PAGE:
Y is for Yellow Waters

a-to-z-letters-yY IS FOR YELLOW WATERS

Way back at the letter C is for Cooinda I made reference to a touring feature based there. The Yellow Waters cruise is, for my money, one of the best things you can do in Kakadu National Park. For bird watchers or croc seekers it has plenty on offer. For those who want to chill out just pottering along through the waterways it’s just perfect.

A jacana (aka Jesus bird because they appear to walk on water), backlit by the sun.

A jacana backlit by the sun.

Whenever you visit you’re bound to see something different because nature doesn’t run to a schedule of activities: we’ve seen a croc take a large barramundi, brolgas dancing, jabiru, pelicans (occasionally), azure kingfishers, sea eagles and a steady avian diet of cormorants, night herons and jacanas.

A tranquil scene on Yellow Waters.

A tranquil scene on Yellow Waters.

A male jacana and a chick.

A male jacana and a chick.

During the Wet Season the cruise is one of the activities that still continues but it is different because the water is so much higher, and with more water around, the birds are less desperate for places to hang out.  On the flip side you may see magnificent wet season clouds, all puffy and thunderous against the sky.

A sea eagle with his catch, a file snake.

A sea eagle with his catch, a file snake.

As you cruise through narrow channels into the larger billabong and waterways I sometimes feel like I’m on a secret pathway. It’s a rare trip when we haven’t seen something special and on a recent trip (the first we’ve done for a while) we saw a gorgeous rainbow, tiny jacana chicks and a sea eagle up a dead tree with his capture of a file snake (good tucker for all apparently).

Pot of gold Yellow waters low

Is there a pot of gold at Yellow Waters?

During the Dry Season the birds proliferate but then so do the tourists, but since you’ll be one you can hardly complain <smile>. The tour guides are very efficient and knowledgeable about the area. Our most recent guide (Mandy I think from memory) was the daughter of a traditional elder and she had lots to share with us. Some guides are more into birds, other into culture and Indigenous life, but all know that the average tourist is desperate to see a crocodile (count me out!).

The locals enjoy throwing in a line when time permits.

The locals enjoy throwing in a line when time permits.

I was saddened to learn on the recent visit that the boats can no longer get down into the Melaleuca “swamp” where it was rather like being a serene yet spooky forest.

an old photo, probably the Dry Season, with pelicans,

an old photo, probably the Dry Season, with pelicans, water lilies, ducks and herons.

Everywhere you will see lotus flowers, water lilies and other flowering trees like some of the mangroves. What’s flowering again depends on the season.

Trying to impress his mate, this brolga was right into the dance.

Trying to impress his mate, this brolga was right into the dance.

If you do travel to the Territory I hope you take this short voyage because it’s superb, and if you’re staying overnight at the lodge, perhaps book for the sunrise or sunset trip because you can either get a gorgeous sunrise through the mist which rises off the water in the Dry Season, or a blood orange sunset.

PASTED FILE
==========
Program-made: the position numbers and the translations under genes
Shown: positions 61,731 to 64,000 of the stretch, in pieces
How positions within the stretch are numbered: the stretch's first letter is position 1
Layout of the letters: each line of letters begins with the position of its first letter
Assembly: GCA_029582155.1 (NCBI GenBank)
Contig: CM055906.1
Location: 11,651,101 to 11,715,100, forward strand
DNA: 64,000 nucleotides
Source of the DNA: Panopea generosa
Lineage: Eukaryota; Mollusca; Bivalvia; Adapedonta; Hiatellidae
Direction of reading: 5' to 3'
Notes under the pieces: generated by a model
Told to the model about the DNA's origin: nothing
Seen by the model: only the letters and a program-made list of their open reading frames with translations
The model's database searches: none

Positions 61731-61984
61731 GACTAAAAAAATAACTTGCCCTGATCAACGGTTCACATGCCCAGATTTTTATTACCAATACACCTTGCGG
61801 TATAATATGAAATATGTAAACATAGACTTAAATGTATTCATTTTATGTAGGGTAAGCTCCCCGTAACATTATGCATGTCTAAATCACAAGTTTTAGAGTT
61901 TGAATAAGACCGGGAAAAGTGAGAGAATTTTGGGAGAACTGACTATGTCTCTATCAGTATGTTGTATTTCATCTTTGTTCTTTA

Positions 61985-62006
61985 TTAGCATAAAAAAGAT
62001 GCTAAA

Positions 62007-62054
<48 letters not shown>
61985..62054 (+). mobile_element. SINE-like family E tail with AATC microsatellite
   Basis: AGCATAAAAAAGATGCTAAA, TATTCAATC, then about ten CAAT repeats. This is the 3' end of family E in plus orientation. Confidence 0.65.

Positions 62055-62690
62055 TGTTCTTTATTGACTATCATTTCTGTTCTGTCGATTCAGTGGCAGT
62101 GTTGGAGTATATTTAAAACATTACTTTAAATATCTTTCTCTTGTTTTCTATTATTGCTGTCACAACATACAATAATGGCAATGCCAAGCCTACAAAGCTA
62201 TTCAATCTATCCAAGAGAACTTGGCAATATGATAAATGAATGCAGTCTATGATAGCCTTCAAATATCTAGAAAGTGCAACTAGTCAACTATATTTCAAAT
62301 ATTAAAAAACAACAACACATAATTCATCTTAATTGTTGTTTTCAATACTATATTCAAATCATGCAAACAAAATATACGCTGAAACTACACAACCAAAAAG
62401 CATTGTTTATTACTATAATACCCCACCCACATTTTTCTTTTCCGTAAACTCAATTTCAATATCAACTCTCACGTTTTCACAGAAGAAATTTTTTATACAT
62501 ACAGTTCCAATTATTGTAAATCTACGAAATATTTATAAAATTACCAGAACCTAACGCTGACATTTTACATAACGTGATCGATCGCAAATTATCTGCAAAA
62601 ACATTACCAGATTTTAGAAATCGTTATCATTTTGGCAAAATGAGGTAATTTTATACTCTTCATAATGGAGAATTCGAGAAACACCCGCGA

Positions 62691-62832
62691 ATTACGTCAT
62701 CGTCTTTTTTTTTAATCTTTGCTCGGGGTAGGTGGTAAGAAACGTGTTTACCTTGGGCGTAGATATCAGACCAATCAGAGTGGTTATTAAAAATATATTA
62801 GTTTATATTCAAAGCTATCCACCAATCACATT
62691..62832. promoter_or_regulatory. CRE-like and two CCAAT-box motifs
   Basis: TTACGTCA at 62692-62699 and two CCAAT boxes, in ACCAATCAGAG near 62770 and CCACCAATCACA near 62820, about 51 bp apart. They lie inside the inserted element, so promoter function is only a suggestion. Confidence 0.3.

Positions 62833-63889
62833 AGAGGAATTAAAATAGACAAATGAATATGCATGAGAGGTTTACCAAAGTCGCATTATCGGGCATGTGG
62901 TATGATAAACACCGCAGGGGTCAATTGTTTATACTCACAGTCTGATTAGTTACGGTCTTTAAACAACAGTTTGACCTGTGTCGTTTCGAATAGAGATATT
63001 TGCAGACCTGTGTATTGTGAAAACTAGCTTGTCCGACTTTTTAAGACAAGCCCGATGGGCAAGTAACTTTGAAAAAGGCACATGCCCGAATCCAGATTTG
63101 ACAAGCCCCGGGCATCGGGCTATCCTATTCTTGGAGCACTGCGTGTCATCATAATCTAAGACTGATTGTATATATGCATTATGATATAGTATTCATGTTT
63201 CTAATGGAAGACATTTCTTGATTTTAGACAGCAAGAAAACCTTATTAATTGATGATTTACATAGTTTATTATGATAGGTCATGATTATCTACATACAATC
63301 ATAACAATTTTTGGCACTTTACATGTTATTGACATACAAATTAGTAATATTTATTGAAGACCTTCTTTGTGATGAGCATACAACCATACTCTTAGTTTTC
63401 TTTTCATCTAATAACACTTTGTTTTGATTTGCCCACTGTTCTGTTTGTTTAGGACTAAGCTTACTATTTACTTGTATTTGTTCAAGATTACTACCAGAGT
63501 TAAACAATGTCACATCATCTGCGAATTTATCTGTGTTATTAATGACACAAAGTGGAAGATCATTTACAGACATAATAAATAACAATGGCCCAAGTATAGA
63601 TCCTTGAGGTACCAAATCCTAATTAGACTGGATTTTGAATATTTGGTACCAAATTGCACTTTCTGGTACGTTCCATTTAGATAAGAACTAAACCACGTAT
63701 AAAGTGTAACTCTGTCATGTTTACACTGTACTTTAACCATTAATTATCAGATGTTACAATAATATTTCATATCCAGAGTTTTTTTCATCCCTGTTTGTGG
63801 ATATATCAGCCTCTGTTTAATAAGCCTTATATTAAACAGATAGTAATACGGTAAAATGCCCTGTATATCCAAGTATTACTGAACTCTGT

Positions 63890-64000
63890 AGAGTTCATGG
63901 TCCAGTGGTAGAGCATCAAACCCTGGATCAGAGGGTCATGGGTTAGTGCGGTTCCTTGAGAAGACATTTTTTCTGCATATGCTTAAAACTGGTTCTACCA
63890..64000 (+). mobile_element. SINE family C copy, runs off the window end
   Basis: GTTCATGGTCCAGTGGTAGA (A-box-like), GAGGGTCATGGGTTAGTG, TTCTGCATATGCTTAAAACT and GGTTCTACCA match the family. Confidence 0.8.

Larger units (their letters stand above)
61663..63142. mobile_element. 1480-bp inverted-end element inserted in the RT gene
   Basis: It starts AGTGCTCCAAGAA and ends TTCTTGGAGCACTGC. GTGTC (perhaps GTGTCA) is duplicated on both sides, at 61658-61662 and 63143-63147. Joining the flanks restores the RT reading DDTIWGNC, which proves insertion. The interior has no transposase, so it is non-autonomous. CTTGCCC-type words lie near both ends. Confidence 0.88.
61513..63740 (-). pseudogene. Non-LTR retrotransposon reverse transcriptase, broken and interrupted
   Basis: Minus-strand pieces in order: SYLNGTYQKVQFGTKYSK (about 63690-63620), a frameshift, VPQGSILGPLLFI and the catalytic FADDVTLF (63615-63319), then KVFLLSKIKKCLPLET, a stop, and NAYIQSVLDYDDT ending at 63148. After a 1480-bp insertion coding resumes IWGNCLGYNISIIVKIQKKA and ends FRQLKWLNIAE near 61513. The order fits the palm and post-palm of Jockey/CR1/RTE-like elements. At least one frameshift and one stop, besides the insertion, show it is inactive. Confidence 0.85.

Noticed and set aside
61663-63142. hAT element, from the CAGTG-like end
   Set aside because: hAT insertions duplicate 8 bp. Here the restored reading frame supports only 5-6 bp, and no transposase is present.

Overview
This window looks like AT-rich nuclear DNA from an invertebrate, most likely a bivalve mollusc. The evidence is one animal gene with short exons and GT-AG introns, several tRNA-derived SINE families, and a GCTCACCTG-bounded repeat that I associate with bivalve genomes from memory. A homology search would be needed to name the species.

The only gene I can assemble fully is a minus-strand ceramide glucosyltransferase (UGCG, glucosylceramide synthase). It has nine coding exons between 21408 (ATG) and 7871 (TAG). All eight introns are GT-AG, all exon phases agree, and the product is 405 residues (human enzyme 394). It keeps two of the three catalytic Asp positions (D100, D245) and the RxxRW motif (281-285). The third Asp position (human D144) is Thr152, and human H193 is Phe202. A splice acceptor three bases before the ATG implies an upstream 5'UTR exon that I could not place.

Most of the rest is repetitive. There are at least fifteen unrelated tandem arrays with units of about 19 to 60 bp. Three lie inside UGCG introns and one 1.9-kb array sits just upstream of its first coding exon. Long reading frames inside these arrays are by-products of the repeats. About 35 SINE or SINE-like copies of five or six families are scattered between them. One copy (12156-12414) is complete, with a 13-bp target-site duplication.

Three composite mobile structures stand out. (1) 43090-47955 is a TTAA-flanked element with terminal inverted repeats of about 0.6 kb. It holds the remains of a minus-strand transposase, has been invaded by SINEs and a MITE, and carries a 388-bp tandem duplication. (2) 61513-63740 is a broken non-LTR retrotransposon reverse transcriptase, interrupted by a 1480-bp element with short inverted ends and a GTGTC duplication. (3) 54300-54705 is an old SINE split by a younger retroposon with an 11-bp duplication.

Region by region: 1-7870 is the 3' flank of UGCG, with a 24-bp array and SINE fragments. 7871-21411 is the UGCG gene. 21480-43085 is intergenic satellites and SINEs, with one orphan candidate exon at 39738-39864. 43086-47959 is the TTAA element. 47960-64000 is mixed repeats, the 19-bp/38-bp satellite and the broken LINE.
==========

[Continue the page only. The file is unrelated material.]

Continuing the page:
A serene sunset  over the water.

A serene sunset over the water.

Why visit: If you love nature, birds or just the serenity of being on the water.

Coming on to the end of the afternoon, the colours and reflections were so pretty.

Coming on to the end of the afternoon, the colours and reflections were so pretty.

FYI: There’s are a couple of maps on my A to Z planning post which will help you to pinpoint where today’s tourist spots are situated.

Snowflake water lilies look like something by Monet.

Snowflake water lilies look like something by Monet.

TODAY’S AUSSIE-ISMS

Yarn: chat or tell a story

Yakka: a brand of men’s work wear

Yakka: logically enough, hard work.

Youse: vernacular plural of you (used by some people but sets my teeth on edge)

Yobbo: a rough and ready person, rough around the edges, uncouth.

Y is for Yeehaa! Only one more A to Z post to go!

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L is a long reach into Queensland

RIDING RIGHT ON INTO QUEENSLAND TO…. (in the words of a Ted Egan song)

Brolgas near Avon Downs © Pauleen Cass 2011

Brolgas near Avon Downs © Pauleen Cass 2011

Just for once, today we’re going to head east from the Northern Territory, into Queensland (Qld). Our drive will take us 1000 klicks down the Stuart Highway where perhaps you overnighted at the Three Ways or the Barkly Homestead. Next morning you can take a left turn and head east across  the long open stretch of savannah grasslands that is the Barkly Tableland.

If you like bird-watching, keep an eye out for billabongs and rivers…on our last trip we saw several brolgas who honked madly (strange sound) as they flew away. You’ll be very glad to see those Qld-NT border signs and the rather quaint little town of Camooweal with its old store and the local pub with its wide-verandahs, not to mention that boring old fuel stop and facilities break.

Refueled and revitalised you can now journey on the next stage into the outback towns of Queensland but maybe you’ll want another overnighter: Mt Isa (mining) or Cloncurry? I’m always intrigued to see the similarity between some of the rock formations near Cloncurry and those around Alice Springs. I wonder what ancient geographical event produced those similarities between places so distant from each other?

Taken just south of Cloncurry, Qld this is so evocative of central Oz and the Kimberley.

Taken just south of Cloncurry, Qld this is so evocative of central Oz and the Kimberley. From a distance it can look like a pointillist painting.